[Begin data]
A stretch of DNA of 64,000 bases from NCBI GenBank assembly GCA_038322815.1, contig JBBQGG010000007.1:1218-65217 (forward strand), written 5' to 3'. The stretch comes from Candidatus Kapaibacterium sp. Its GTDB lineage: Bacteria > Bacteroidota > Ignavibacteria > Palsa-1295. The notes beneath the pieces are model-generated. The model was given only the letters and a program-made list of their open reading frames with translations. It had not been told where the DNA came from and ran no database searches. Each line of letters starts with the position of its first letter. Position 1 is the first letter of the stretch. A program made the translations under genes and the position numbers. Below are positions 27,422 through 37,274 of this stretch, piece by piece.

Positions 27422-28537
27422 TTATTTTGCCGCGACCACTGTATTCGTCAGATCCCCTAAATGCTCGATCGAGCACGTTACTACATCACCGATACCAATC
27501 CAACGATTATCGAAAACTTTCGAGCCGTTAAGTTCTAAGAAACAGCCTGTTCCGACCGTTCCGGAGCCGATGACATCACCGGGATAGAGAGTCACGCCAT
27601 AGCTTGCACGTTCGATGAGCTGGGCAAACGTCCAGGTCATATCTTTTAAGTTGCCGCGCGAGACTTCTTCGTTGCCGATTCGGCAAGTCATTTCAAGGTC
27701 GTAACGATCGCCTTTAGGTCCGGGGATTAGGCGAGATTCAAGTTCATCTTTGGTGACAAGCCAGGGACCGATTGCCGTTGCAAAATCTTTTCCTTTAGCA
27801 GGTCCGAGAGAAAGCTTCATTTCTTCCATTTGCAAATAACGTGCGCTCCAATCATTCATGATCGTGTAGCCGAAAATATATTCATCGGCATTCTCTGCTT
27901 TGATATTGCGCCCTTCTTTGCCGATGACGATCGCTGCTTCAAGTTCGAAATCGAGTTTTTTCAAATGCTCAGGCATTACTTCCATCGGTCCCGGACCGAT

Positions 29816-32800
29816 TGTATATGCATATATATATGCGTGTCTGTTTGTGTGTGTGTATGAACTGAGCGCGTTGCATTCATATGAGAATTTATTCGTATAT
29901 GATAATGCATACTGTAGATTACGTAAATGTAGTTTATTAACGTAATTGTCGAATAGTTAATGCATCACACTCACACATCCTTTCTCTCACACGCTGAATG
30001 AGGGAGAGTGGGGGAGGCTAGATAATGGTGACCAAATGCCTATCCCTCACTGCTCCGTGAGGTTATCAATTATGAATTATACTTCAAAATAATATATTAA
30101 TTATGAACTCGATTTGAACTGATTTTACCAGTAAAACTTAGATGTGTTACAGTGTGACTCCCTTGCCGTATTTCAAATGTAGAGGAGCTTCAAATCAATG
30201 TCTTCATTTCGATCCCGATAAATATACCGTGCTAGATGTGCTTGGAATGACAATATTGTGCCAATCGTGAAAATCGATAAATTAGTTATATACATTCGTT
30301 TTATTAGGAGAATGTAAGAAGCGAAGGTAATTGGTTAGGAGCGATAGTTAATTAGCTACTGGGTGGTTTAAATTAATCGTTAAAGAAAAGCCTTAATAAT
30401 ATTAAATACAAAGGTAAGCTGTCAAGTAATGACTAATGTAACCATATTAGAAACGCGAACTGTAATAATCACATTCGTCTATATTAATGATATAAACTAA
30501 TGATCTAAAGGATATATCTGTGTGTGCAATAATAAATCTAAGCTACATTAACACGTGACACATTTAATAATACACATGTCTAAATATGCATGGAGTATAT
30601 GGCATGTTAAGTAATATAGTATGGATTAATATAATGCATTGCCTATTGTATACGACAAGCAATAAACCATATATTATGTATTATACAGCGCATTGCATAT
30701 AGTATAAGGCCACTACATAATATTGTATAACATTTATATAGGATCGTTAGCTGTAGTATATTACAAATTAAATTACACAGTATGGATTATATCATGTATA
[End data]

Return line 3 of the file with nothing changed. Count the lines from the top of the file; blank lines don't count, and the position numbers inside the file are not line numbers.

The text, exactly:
27422 TTATTTTGCCGCGACCACTGTATTCGTCAGATCCCCTAAATGCTCGATCGAGCACGTTACTACATCACCGATACCAATC